Research shows that most CO2 emissions for food products are caused during the cultivation of the plants, as well as by the retailer and the end customer themselves, for example when the customer goes to the store, brings food home in the car and consumes it.
Compared to the “last mile emissions” from trucks and cars, even transporting large quantities by sea container is relatively less problematic than, for example, transporting food by truck from southern Italy. Air transport also has a strong negative impact on the carbon footprint - but this is not used for jackfruit.
Risolier: What are the biggest disadvantages of monoculture jackfruit plantations in Asia?
Hugo: The claim that jackfruit is generally grown in large plantations and monocultures is not correct. Jackfruit comes from India, specifically from the Western Ghats, which is considered a "biodiversity hotspot" and is the origin of many spices. 95% of jackfruit is grown on field edges, in backyards and forests near villages.
In India, jackfruit is a “poor man's food” - every farmer has 1-2 trees. This is similar in Malaysia, Thailand and Sri Lanka. Under no circumstances should jackfruit be confused with durian plantations, which are more common in Malaysia and Thailand. The durian fruit looks similar, but has nothing to do with the jackfruit. In recent years, few companies have emerged that grow jackfruit for export, particularly in Malaysia and Thailand. However, there are very few large jackfruit plantations in these two countries. However, if such large companies should one day dominate the export market, the situation will unfortunately look different again.
Risolier: Lotao sources its jackfruit from many small farmer cooperatives and has now started its own jackfruit project together with partners in India. Can you say something about that?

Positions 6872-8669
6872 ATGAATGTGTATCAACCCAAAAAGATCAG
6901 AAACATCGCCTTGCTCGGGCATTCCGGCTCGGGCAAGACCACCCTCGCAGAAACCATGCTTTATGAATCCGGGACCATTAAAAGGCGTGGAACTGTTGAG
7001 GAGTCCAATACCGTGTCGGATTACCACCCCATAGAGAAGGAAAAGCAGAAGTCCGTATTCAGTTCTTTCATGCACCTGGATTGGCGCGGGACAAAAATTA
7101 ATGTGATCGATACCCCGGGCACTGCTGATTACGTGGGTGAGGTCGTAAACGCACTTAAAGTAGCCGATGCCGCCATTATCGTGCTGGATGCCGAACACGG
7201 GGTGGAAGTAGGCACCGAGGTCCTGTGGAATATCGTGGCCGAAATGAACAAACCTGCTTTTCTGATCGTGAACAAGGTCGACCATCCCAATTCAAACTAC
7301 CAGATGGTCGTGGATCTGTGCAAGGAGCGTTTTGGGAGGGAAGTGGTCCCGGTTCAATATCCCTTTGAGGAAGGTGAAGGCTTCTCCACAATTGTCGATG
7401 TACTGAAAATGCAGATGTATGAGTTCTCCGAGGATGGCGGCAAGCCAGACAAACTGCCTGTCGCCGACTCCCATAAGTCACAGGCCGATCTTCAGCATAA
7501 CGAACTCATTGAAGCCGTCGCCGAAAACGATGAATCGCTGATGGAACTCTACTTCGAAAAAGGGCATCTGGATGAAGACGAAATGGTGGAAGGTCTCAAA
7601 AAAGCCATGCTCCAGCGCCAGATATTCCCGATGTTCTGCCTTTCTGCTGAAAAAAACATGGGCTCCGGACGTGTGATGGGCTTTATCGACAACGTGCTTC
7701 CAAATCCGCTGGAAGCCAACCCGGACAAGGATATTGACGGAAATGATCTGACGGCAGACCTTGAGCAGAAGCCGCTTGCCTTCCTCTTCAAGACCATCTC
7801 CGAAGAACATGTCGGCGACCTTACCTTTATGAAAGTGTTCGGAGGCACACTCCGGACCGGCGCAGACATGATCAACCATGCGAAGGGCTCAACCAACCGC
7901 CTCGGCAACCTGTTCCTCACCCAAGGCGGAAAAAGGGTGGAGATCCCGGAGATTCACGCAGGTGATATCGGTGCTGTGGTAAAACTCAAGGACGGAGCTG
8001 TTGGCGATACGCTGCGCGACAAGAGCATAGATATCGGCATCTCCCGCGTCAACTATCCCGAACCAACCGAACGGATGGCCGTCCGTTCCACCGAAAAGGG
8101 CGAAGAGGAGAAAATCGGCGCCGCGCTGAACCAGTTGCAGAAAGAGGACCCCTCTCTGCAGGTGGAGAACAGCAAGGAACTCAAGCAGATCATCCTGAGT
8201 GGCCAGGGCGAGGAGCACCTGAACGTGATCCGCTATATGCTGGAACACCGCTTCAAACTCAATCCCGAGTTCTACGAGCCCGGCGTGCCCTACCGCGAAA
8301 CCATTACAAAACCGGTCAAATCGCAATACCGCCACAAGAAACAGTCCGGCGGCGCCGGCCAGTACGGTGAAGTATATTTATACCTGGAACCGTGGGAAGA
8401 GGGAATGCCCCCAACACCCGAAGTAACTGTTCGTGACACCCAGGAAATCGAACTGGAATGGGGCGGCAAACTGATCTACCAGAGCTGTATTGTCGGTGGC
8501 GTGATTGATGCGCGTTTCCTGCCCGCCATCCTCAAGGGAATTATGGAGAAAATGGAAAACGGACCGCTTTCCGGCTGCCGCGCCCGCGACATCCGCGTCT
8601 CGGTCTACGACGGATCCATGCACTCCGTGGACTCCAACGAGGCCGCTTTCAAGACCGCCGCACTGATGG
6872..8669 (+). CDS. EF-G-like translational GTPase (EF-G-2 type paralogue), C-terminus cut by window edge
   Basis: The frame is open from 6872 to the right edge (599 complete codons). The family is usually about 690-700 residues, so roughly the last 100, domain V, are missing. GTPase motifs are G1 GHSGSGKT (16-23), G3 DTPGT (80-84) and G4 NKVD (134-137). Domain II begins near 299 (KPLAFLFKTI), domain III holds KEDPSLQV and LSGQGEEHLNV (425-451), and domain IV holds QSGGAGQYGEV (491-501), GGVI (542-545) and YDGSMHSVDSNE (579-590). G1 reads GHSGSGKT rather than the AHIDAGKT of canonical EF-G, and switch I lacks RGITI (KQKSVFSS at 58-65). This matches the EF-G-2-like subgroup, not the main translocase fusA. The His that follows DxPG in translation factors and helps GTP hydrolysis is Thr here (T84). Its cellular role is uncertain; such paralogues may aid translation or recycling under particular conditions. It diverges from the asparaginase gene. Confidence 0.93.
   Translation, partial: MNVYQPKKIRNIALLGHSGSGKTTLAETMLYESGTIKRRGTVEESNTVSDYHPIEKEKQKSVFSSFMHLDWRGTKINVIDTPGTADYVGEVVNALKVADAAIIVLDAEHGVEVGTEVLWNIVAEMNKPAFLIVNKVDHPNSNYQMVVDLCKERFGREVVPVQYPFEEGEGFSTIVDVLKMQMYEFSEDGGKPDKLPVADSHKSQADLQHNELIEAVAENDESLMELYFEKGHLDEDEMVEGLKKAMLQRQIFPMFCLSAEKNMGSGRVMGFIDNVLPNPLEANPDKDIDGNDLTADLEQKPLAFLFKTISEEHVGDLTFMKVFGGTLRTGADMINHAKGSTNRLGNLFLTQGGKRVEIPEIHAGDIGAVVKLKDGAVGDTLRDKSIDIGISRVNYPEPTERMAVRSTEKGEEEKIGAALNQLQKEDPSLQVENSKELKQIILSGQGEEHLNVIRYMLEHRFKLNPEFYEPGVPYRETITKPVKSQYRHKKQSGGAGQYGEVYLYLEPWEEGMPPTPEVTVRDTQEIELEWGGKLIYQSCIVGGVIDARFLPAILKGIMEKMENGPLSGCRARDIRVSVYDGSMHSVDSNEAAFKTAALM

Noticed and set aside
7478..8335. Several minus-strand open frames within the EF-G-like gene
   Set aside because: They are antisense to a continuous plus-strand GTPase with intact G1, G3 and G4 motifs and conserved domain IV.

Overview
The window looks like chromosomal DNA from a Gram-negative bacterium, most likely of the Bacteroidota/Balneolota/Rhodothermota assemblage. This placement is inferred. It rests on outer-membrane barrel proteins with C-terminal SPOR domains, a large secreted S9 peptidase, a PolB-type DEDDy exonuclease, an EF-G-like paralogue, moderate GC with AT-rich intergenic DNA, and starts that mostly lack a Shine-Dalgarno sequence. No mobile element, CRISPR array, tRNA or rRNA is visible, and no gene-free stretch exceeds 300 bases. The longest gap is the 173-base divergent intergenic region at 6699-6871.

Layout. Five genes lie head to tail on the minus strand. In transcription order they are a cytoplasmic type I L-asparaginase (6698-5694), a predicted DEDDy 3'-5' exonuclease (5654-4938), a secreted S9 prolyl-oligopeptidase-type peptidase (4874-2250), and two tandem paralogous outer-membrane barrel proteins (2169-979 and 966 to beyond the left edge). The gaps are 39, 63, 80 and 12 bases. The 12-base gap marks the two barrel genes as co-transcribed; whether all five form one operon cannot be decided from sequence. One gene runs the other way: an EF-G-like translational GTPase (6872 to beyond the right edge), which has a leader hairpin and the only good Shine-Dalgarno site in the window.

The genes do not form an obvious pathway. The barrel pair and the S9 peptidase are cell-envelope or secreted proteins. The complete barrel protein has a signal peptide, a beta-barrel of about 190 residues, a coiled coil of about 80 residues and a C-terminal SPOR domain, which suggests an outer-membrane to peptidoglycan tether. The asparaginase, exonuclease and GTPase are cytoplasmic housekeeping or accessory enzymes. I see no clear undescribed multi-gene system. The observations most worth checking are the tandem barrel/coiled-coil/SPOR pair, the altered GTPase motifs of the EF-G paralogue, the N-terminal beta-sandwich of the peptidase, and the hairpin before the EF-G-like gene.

Hugo: With the start of the development project, Lotao wants, among other things, to avoid small farmers being pushed out of the jackfruit export market and corporations taking over the jackfruit issue with new large plantations. For example, farmers should receive their own training to optimize the cultivation and harvest of young jackfruit. Small trees and seeds should be distributed free of charge in order to improve local ecosystems and reduce forest degradation. Consideration is also being given to setting up new jackfruit collection stations.
Even if companies with large plantations were to establish themselves one day, we are confident that thanks to the project we will have a strong chance on the market together with small farmers.
Risolier: Then we just have to keep our fingers crossed that our “project draft” is also positively approved by the authorities. Thank you for the interview!
 Also compare: https://en.wikipedia.org/wiki/Perennial_plant#Benefits_in_agriculture http://waterfootprint.org/en/water-footprint/product-water-footprint/water-footprint-crop-and-animal -products/